Pioneering partnership names its first Ocean Giants Scholars

The University and Ocean Giants Trust have created unique opportunities for marine biology and conservation undergraduates

Written by Mr Alan Williams, Media & Communications Officer, University of Plymouth

Students from the University of Plymouth are being given the opportunity to work directly with international marine conservation organisations while completing their studies.

Thanks to a pioneering partnership between the University of Plymouth and the Ocean Giants Trust, a series of scholarships have been awarded to marine biology and conservation undergraduates.

The first Ocean Giants Scholars will get to complement their studies by working alongside charities based in locations such as Mexico (The Mexican Caribbean Manta Ray Project), Mozambique (Marine Megafauna Foundation), the Philippines (Large Marine Vertebrates Research Institute Philippines) and Tanzania (Sea Sense) for the next three years.

This will include a placement during the students’ third year, when they will get the chance to travel and see the charities' work first hand.

The five scholars, and their selected deputies, will also work with the Trust to set up their own charity to support the organisations, and ensure the partnership becomes self-sustaining in the future.

Martin Attrill, Professor of Marine Ecology at the University, said:

“Nowhere in the world do undergraduate marine students get an opportunity of this nature. It will give them the unique experience of learning about marine biology and conservation with us, but also provides the chance to actually run a real environmental charity and apply those skills learned in the real world. Many of our students go on to work with conservation charities and NGOs when they graduate, and this will provide them with the perfect experience that could inspire their future careers.”

The Ocean Giants Trust seeks to develop enduring conservation solutions from pioneering research, to nurture local conservation action and education, to champion international protection and to inspire a new generation of Ocean Guardians.

A key part of its ethos is to encourage sustainability and financial independence, so that they can take advantage of local knowledge and develop expertise where it is most needed.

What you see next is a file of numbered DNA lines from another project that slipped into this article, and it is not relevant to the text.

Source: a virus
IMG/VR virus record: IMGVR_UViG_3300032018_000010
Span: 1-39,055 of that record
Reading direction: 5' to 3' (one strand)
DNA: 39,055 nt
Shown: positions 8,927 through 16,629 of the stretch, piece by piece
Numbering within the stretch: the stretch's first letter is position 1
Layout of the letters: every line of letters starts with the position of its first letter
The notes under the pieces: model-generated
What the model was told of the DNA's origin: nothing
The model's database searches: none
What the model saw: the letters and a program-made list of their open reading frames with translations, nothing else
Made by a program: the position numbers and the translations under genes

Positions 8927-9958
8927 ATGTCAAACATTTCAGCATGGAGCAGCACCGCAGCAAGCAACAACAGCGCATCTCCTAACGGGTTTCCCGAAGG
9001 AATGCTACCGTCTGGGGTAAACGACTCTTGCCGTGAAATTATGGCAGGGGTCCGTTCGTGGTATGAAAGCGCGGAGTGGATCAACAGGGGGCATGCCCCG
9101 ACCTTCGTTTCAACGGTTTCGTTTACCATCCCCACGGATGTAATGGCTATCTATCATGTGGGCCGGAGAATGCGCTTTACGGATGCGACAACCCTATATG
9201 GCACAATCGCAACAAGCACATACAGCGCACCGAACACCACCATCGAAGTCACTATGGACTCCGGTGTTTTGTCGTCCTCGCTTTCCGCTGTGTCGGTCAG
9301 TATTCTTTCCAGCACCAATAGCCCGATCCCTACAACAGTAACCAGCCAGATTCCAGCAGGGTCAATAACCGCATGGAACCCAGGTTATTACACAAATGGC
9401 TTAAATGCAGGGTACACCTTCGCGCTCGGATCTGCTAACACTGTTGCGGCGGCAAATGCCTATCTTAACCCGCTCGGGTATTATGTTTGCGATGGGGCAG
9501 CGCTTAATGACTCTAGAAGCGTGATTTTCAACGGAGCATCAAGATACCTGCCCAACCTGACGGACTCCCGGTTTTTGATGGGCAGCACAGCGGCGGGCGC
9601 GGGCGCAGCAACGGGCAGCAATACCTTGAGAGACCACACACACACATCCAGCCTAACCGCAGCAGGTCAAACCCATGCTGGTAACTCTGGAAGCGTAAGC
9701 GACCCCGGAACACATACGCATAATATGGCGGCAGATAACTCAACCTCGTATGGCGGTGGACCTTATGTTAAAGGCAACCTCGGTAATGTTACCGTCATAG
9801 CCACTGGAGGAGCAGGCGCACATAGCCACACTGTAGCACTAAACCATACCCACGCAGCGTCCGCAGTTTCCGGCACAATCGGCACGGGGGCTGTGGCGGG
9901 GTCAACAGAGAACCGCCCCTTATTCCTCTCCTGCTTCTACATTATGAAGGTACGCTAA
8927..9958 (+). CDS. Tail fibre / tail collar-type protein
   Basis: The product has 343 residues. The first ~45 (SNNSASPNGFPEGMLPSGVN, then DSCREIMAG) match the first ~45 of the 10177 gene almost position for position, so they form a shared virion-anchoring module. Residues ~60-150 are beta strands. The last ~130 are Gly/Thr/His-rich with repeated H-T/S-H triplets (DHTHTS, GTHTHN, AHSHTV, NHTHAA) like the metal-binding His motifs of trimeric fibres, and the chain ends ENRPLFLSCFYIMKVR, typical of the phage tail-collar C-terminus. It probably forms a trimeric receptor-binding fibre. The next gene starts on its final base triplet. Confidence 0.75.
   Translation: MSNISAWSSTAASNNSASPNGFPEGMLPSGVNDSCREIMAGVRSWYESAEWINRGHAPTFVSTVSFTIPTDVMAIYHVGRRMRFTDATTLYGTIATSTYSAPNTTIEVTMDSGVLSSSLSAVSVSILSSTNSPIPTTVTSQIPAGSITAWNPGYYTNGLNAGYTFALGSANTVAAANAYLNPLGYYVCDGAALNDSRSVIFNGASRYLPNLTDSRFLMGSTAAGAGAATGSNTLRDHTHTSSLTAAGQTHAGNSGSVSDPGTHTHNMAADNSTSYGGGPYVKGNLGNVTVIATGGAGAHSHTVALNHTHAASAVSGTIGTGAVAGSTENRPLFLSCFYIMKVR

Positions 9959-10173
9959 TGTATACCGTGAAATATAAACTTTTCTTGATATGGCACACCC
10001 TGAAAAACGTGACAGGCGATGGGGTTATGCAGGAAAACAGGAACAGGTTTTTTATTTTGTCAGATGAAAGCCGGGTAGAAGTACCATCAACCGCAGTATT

The plan is to award five scholarships each year, and the first scholars – and the organisations they will partner with – are:

  • Jenny Hickman (Marine Biology and Coastal Ecology) and deputy Nicholas Verhey (Conservation Biology) will work with the Ocean Giants Trust themselves;

  • Miriam Daughtery (Ocean Science and Marine Conservation) and deputy Jasmine Rix (Marine Biology and Oceanography) will work with the Marine Megafauna Foundation, recognised as a global leader in the field of research into the lives of whale sharks;

  • Jasper Grond (Marine Biology) and deputy Matilda Longstaff (Marine Biology) will work with The Mexican Caribbean Manta Ray Project, a research, conservancy and education programme seeking improved protection of manta species and their habitat;

  • Molly Outhwaite (Marine Biology and Oceanography) and deputy Elin Meek (Marine Biology and Oceanography) will work with Sea Sense, a Tanzanian NGO that works with coastal communities to conserve and protect endangered marine species including whale sharks, dugongs, sea turtles and large marine mammals;

  • Konstantinos Alexopoulos (Ocean Science and Marine Conservation) and deputy Eliya Keane (Marine Biology and Coastal Ecology) will work with LAMAVE, an NGO that seeks to spread awareness in the Philippines of whale sharks, sea turtles and several species of cetaceans.

Andy Prebble, chairman of the trustees at the Ocean Giants Trust, said:

“This is a really exciting moment, for us and the charities we work with but also for our first scholars. We hope their knowledge and passion can benefit our organisations, helping them to continue and expand the excellent work they are doing in often very challenging circumstances.

“For the students themselves, we hope it will give them an outstanding opportunity to put what they are learning into practice. It can be tough starting out, and NGOs often tell us the lack of relevant experience among graduates is one of the real issues they face, so this initiative should be a win-win for everyone involved.”


Notes to Editors

For more information about this news release, contact University of Plymouth Media & Communications Officer Alan Williams on 01752 588004 or email

About the University of Plymouth

The University of Plymouth is renowned for high quality, internationally-leading education, research and innovation.

With a mission to Advance Knowledge and Transform Lives, Plymouth is a *top 50 research university with clusters of world class research across a wide range of disciplines including marine science and engineering, medicine, robotics and psychology. A twice winner of the Queen’s Anniversary Prize for Higher Education, the University of Plymouth continues to grow in stature and reputation.

It has a strong track record for teaching and learning excellence, and has one of the highest numbers of National Teaching Fellows of any UK university. With 18,000 students, and a further 15,000 studying for a Plymouth degree at partner institutions in the UK and around the world, and over 100,000 alumni pursuing their chosen careers globally, it has a growing global presence.

* Research Fortnight Research Power League Table 2014.